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Paris Baguette Settles Baker Dispute 등록일2018-01-11 조회713

Paris Baguette Settles Baker Dispute

- Franchise HQ accepts proposal for subsidiary to hire bakers;

Subsidiary will be 51% owned by HQ

 - Average pay rise at 16.5%; Benefits to improve on par with HQ level

- Number of days-off to increase to 8, effectively reducing working hours and bettering working conditions
- 5,300 jobs to be created; Additional 500 to be recruited as substitutes for off-duty bakers

(2018-01-11) Paris Baguette’s franchise headquarters and the country’s two umbrella union groups agreed on January 11 that a subsidiary of the franchiser will hire contracted bakers who have been dispatched to Paris Baguette franchised bakeries nationwide.


The agreement will be signed at 5pm on the day in the CCMM building in Seoul by representatives from the Euljiro Committee of the ruling Democratic Party of Korea, the Korean Chemical & Textile Workers’ Federation, the Justice Party, People’s Solidarity for Participatory Democracy, Paris Baguette headquarters, a council of Paris Baguette franchisees, the Federation of Korea Trade Union’s public sector workers and Korean Contingent Workers’ Center.

The agreement has ended three months of controversies over how Paris Baguette will employ outsourced bakers directly. The issue was resolved with a social consensus that they will be employed by a subsidiary of Paris Baguette.


In September, last year, the Ministry of Employment and Labor ordered Paris Baguette franchise headquarters to hire contracted bakers directly, causing controversies across a number of fields including industries, labor groups, academia and judicial circles over whether their real employer should be the franchise headquarters or franchisees.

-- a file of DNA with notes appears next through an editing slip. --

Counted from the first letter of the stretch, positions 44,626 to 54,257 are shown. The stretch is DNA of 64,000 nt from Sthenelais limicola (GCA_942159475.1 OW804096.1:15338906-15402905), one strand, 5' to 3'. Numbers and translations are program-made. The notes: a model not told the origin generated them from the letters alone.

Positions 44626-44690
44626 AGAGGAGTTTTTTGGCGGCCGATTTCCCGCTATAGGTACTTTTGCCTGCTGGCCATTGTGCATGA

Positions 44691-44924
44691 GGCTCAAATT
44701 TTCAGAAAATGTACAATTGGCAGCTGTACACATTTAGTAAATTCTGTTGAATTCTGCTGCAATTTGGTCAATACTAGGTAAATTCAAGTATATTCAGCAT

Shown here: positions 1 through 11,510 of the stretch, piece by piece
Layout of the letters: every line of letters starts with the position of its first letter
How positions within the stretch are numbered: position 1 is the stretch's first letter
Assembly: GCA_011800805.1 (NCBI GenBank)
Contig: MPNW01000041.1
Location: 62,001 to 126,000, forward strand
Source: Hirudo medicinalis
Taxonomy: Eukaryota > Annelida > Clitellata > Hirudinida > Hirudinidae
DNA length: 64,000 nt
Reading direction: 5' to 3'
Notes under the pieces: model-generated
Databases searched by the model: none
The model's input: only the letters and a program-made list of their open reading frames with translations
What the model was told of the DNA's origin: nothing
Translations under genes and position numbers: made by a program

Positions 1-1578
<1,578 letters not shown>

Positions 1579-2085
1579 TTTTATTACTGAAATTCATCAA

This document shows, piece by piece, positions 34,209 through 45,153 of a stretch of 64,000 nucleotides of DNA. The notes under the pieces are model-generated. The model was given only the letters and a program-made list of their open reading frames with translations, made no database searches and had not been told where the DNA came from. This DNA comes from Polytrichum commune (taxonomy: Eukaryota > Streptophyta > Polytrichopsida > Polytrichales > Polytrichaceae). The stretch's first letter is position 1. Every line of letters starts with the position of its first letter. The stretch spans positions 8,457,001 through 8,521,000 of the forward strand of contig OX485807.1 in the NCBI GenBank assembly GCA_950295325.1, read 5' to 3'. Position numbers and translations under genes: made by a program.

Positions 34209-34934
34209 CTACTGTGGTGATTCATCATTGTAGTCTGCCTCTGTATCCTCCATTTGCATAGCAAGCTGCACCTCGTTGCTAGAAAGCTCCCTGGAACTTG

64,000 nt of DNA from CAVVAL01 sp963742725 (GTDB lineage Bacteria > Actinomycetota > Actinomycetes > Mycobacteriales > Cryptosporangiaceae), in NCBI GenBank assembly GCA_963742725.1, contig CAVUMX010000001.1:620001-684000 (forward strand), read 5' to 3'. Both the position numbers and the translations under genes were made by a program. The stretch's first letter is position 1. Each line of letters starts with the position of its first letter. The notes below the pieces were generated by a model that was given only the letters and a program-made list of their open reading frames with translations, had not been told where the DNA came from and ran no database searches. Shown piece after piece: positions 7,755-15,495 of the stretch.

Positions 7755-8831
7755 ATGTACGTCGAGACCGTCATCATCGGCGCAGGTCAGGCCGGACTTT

The company started to negotiate with the two union groups while the Euljiro Committee, the Justice Party and People’s Solidarity for Participatory Democracy mediated in the talks. Eventually, the negotiation was concluded as the headquarters accepted a proposal by the union groups that one of its subsidiaries should hire them.

“We decided to accept the proposal from a broader view, because we thought it is our utmost priority to ensure job security of the bakers,” a Paris Baguette spokesperson said.


Under the agreement, Paris Croissant Co. Ltd., which is the headquarters of Paris Baguette franchise, will possess 51 percent or more of equity in the subsidiary which will hire contracted bakers. In a move to secure a responsible management, the headquarters will appoint one of its board members as chief executive of the subsidiary.


The headquarters accepted a demand by the two union groups that it should rename ‘Happy Partners’, an existing subsidiary founded to encourage mutual growth, which will hire contracted bakers. Its contractors which have dispatched bakers to franchisees will be excluded from holding shares of the new subsidiary and being its board members.


Bakers in a new subsidiary will receive 16.4 percent higher salaries on average and the same level of company benefits as those for existing employees of the franchise headquarters. The number of their days-off will increase from six to eight. This has an effect of reducing working hours. Overall, their working conditions will be a lot better.

As a consequence of the franchise headquarters directly hiring bakers who were contracted to work at franchised stores, about 5,300 decent jobs will be created. With the number of days-off increasing, the headquarters plan to hire additional 500 bakers who will substitute for off-duty bakers. This will produce job-sharing effect.

Also as the agreement was reached, the ministry is expected to cancel penalty it imposed on the franchise headquarters. Earlier, the ministry said it would not impose fine if bakers oppose being hired directly. Those bakers who sued the franchise headquarters to confirm their status as their employees will drop the suit immediately.


“I feel a deep sense of responsibility as chief of the franchise headquarters for causing so much anxiety to bakers, franchised stores and contractors,” Paris Croissant CEO Kwon In-tae said. “As we struck an important social deal for all the difficulties, we will try hard to facilitate mutual understanding and growth with labor and create many decent jobs.”